Reef FactsThe world's first coral reefs occurred about 500 million years ago, and the first close relatives of modern corals developed in southern Europe about 230 million years ago. By comparison, the Great Barrier Reef is relatively young at just 500,000 years old. The current reef's structure is much younger at less than around 8,000 years old. Most modern reefs have formed on hard surfaces in the ocean, such as a base of an old reef that died during a period when sea level was lower, or the edge of a rocky island. Depending on how they start out, several types of reefs can form. Some coral reefs form in the deep ocean and are called atolls. The theories on how coral reefs form were first put forward by Charles Darwin (of The Origin of Species fame) who proposed that atolls form around the edges of high volcanic islands that gradually submerge beneath the sea with changes in sea level or subsidence of the land. Thus an atoll starts life as a fringing reef, then becomes more of a ring growing on the shrinking land-mass, until the land disappears and just the coral circle remains. In some cases, the coral growth is unable to keep pace with the sinking island, and sunken dead reefs have been found.
external image barrier.jpgHabitat: Coral reefs are found in shallow water, ranging to depths of 60 m. Some species prefer either cooler temperate water while others are found along tropical reefs, such as the Great Barrier Reef, with waters ranging in temperatures from 18 - 33 °C.
Living in colonies: They generally occur in large numbers as colonies of individual polyps linked by tissue. Resources, such as food, are then shared amongst the individuals in the colony.
Coral Size: Individual polyps range from 3 - 56 mm in diameter or height; while colony size varies from 75 mm -1500 mm (1.5 m) in width, height or length.
Some corals have a mutualistic relationship with algae called zooxanthellae. A mutualistic relationship is one where both parties benefit from their partnership. The algae use sunlight and the polyp’s waste products to make oxygen and food. These substances leak into the surrounding tissues of the polyp and can provide up to 98% of the polyp’s dietary requirements. These corals are found in shallow water, as they require sunlight to survive. They are generally fawn, brown or green in colour, due to the yellow-brown colour of the zooxanthellae.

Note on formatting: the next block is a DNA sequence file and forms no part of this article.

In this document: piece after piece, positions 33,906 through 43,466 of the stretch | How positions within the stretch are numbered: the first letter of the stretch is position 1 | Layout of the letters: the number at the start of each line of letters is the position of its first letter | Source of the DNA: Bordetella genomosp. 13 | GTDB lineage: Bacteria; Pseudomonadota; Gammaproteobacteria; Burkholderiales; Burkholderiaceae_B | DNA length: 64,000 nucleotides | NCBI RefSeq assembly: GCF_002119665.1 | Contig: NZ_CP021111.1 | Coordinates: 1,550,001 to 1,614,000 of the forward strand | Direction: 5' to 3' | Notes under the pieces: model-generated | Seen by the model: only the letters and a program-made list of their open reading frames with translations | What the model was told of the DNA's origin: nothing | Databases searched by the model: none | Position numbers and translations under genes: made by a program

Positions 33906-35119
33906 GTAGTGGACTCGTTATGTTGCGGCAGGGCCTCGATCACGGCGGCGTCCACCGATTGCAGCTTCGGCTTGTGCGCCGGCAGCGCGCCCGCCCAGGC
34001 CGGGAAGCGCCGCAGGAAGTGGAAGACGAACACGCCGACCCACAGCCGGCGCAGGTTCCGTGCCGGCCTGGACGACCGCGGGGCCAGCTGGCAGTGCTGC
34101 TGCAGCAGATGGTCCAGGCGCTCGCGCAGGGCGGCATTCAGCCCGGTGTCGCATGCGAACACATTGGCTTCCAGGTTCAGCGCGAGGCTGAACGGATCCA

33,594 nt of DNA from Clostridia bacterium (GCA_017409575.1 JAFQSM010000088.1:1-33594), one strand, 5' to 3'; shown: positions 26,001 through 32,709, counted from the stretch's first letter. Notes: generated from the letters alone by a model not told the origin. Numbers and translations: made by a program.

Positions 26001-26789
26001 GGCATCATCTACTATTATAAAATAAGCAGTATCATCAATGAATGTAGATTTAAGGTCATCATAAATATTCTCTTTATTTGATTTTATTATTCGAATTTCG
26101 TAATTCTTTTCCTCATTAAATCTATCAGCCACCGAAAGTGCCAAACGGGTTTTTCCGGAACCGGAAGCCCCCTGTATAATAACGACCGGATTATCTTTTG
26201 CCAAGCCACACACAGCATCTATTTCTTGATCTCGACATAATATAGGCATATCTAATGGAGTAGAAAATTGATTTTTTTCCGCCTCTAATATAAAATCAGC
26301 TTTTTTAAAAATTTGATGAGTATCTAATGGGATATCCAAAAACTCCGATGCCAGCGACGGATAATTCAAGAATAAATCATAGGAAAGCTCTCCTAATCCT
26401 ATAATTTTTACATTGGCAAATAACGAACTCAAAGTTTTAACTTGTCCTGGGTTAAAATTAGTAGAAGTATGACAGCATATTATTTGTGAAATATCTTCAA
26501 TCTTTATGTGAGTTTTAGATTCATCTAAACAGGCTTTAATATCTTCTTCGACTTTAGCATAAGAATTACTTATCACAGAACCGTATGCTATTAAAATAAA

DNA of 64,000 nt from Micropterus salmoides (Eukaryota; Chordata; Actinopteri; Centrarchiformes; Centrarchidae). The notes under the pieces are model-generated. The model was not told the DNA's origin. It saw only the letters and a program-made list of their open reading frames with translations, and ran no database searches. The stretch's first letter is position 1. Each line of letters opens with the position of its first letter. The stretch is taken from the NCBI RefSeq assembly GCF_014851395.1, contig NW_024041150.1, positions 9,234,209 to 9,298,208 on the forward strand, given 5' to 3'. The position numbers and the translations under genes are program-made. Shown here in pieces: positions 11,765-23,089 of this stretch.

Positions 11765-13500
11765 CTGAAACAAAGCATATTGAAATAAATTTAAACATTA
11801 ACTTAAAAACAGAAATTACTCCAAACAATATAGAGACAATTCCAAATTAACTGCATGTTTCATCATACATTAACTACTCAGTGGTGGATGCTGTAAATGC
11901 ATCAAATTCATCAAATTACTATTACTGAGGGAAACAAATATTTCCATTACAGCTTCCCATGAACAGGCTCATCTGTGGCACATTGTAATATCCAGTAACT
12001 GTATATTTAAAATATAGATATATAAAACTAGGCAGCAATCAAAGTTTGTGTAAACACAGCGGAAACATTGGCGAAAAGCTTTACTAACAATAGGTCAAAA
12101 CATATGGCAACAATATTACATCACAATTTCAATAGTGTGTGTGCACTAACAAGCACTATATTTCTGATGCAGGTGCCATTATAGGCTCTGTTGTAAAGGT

Endangered Great Barrier Reef Overview
The Great Barrier Reef is the world's largest coral reef system composed of over 2,900 individual reefs and 900 islands stretching
File:Map of Great Barrier Reef Demis.png
File:Map of Great Barrier Reef Demis.png
for over 2,600 kilometres (1,600 mi) over an area of approximately 344,400 square kilometres (133,000 sq mi). The reef is located in the Coral Sea, off the coast of Queensland in northeast Australia. The Great Barrier Reef can be seen from outer space and is the world's biggest single structure made by living organisms. This reef structure is composed of and built by billions of tiny organisms, known as coral polyps. The Great Barrier Reef supports a wide diversity of life, and was selected as a World Heritage Site in 1981. CNN has labelled it one of the 7 natural wonders of the world.
Great Barrier Reef endangered
International Australia, home of the Great Barrier Reef, is the last nation on Earth that you'd expect to be knowingly destroying coral habitats. But that's just what will happen if the state of Queensland approves an expansion in shale oil operations -- unless you help stop them. Coral reefs around the world are suffering from climate change. As the climate heats up so do the oceans, causing the organisms that give coral its colour and food to die. Climate change is mostly caused by burning fossil fuels such as oil, coal and gas. Studies show that without a significant reduction in fossil fuel emissions coral reefs could disappear in less than 100 years. An example of this problem is Australia's world famous Great Barrier Reef, which lies off the state of Queensland. At around 2000 kilometres long it is the world's largest reef. But unless projected levels of climate change are slowed, much of the reef will be dead in decades. Last year the reef experienced its worst ever case of coral bleaching, with over 60 per cent being affected.

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